The Heath Care Access Problems In Africa Are Mostly Because Of Transport Failure And RFWI Has Solutions
Amongst the very many serious problems faced and endured in rural Africa, it is the almost total failure of ordinary mechanical transport. This particularly becomes a problem because of the central nature of transport in health care. Transport is a “means to an end”, it gives value (or usefulness) to the products and services, it takes them to where they are needed most hence making them valuable. For example, an effective drug or vaccine does not have value while still in a warehouse or a drug store. It becomes valuable only and useful when transported and administered to a person in need, who may be in last mile. Without reliable transport for health services to reach the last mile, for example, some of the following things may happen:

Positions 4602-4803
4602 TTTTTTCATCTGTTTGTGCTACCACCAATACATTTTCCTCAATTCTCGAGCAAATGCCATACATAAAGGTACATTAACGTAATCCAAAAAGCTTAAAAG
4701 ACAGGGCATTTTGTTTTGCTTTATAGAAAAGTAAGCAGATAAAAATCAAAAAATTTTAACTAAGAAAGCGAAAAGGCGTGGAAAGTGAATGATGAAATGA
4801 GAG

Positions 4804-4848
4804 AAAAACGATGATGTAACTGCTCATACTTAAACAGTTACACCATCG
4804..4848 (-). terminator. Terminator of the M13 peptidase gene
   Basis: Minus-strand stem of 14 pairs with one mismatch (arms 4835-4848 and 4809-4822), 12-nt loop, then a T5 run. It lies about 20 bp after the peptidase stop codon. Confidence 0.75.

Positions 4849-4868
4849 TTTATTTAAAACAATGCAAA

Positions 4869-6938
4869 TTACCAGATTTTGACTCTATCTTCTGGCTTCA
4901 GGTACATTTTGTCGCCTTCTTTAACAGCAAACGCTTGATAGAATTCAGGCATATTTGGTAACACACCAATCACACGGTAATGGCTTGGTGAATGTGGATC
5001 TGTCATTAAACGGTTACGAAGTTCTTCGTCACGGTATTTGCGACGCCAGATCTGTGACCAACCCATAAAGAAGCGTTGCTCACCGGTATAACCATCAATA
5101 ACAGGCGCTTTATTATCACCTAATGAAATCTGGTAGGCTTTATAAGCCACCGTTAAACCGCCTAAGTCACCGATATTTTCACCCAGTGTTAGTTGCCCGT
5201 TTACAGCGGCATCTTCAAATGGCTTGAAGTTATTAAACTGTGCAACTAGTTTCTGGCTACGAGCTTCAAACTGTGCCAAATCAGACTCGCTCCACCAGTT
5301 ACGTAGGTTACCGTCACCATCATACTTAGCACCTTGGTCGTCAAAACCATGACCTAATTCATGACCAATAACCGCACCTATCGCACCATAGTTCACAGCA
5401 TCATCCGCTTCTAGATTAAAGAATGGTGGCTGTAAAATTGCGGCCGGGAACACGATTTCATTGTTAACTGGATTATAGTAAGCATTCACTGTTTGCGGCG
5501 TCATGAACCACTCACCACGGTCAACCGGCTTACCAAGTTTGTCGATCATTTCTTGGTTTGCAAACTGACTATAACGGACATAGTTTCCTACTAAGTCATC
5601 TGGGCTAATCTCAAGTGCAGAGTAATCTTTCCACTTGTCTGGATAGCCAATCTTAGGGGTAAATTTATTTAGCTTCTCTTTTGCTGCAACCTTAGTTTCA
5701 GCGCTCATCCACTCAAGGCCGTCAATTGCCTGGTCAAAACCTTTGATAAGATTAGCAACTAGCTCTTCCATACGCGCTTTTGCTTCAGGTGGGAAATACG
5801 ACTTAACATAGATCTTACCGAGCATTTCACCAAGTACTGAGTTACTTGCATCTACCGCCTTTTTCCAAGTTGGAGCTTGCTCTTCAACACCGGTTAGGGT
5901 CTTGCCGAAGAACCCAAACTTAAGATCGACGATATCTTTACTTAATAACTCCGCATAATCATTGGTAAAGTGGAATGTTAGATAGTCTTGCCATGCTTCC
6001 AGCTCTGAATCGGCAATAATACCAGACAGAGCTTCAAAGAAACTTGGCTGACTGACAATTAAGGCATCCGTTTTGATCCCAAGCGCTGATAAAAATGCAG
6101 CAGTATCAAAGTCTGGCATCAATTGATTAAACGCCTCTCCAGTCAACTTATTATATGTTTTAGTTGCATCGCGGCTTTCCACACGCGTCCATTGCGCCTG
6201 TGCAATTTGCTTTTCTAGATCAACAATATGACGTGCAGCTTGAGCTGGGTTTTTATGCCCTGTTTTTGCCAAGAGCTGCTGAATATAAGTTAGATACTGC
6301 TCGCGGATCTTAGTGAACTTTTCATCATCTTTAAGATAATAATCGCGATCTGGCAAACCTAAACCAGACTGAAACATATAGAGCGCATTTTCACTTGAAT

Infants fail to be immunised and suffer or die from elementary diseases that were long ago conquered in the developed world.
Women in threatening labour fail to receive help or to be taken to a facility (maternal mortality is scandalously high in Africa).
Diseases break out and spread like wildfire before they can be controlled.
Detecting and responding to public health threats, including infectious diseases with epidemic potential can take so long that the patient dies before the result is even known. Probably also infecting other people and the cycle can continue.
RFWI partners with Ministries of Health and other Health focused organizations in ensuring access to vital health services in remote, and often underserved, communities in sub-Saharan Africa with a collective human capital experience which spans over 30 years.